6. Under these circumstances it is unnecessary for us to consider whether the second proviso to Section 30 applies also. I do not think this is a case where the parties have agreed to abide by the decision of the Commissioner, but the other part of this proviso as to whether the order of the Commissioner gave effect to an agreement come to by the parties, is another matter. Prima facie these words are wide enough to cover the present order. But it is argued that the proviso only refers to a registered agreement within Section 28, and I leave it at that.
7. As to consent orders generally, if one was dealing with a matter not before the special tribunal constituted by this Act, but before an ordinary Law Court under the Civil Procedure Code, then it would, I think, be clear that in general no appeal would lie from a consent decree. Thus Section 96(3) of the Civil Procedure Code says; 'No appeal shall lie from a decree passed by the Court with the consent of parties,' Accordingly, in general, it would be necessary to bring a fresh suit, if it was sought to set aside a consent decree on such grounds as misrepresentation, fraud, or mistake (see Mulla's Civil Procedure Code, 8th Ed. p. 265).
8. It has been urged that unless we can interfere here, then litigants are without a remedy, supposing there is a case where the Commissioner has made a mistake in recording an order as being by consent. I appreciate that, having regard to Section 19(2) of the Workmen's Compensation Act which largely ousts the jurisdiction of the Courts, there may be a difficulty in the way of the appellant bringing a fresh suit before the ordinary civil Courts to set aside this alleged consent decree. Nor is there any provision in the Workmen's Compensation Act itself for any such suit being brought before the Commissioner. But after all this is a, matter for the Legislature to amend, if at all, and not for ourselves. The Legislature has created a special tribunal ousting the jurisdiction of the ordinary civil Courts of the land, and if this results in any hardship to individuals, then the hardship must be rectified by the legislative authority which created the special tribunal.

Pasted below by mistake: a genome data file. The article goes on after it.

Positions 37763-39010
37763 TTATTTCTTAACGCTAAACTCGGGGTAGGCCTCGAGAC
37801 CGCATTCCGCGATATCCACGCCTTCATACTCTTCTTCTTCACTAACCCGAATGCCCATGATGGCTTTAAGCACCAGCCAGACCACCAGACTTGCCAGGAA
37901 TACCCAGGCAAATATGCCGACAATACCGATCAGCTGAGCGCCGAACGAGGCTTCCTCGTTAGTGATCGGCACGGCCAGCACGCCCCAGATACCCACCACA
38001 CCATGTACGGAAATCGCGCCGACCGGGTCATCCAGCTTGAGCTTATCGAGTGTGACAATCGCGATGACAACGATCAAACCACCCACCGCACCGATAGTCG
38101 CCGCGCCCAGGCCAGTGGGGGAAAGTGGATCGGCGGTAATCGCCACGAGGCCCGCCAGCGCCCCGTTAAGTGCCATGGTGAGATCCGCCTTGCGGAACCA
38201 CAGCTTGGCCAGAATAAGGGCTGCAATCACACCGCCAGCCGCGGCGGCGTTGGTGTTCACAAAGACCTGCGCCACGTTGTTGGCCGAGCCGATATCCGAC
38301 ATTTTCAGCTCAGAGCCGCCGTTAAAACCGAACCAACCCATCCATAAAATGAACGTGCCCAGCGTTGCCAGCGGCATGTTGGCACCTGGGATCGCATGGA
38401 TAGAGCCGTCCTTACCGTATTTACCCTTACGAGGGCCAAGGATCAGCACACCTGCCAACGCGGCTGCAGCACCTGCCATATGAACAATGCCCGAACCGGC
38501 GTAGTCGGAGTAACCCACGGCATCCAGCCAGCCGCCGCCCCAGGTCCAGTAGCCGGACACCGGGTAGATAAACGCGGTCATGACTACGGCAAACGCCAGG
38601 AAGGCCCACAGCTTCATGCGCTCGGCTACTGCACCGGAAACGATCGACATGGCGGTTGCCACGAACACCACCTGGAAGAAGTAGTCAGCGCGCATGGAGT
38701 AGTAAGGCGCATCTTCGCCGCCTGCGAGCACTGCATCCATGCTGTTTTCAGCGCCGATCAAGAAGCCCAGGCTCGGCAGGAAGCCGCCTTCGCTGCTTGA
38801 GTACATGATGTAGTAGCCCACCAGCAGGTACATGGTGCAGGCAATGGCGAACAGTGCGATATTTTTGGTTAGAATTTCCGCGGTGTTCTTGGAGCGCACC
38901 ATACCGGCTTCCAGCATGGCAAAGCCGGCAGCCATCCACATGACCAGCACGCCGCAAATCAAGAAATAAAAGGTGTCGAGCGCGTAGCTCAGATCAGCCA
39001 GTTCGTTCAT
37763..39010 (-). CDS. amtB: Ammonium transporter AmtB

9. So far as the facts of the present case go, I confess on the materials before us that the appellant hardly excites one's sympathy. In the first place, as he was represented by a pleader, there should certainly have been an affidavit by his pleader, stating that in fact no consent decree was arrived at, or explaining the circumstances under which what purports to be a consent decree was obtained. There should at least have been a reference in the appellant's affidavit as to why he could not get his pleader to make any affidavit if that be the fact. In the result, how-over, the present application comes before us without even a reference to the pleaders; and as to what actually happened before the Commissioner the affidavits on either side are at total variance. Clearly one side or the other is committing perjury. They cannot even agree as to who was present at the hearing before the Commissioner.
10. There is also another point. This consent order was passed on November 12, 1927, but it was not till January 5, 1928, that any appeal was filed in this High Court. This delay is hardly consistent with the appellant's story that the Commissioner purported to pass by consent an order which in fact the appellant did not consent to. Moreover, it does not appear that any application whatever was made to the Commissioner to review his order, or to ask him for any explanation or statement with reference to the allegations which the appellant now makes, I do not say one way or the other whether legally the Commissioner has power to review any decision he has once given. But, I, at any rate, would strongly discourage an application of the present type, which is made behind the back of the Commissioner, from what purports to be a consent order and makes allegation against him which are totally denied by the other side.
11. In my judgment this appeal ought to be dismissed with costs.
12. I aggree.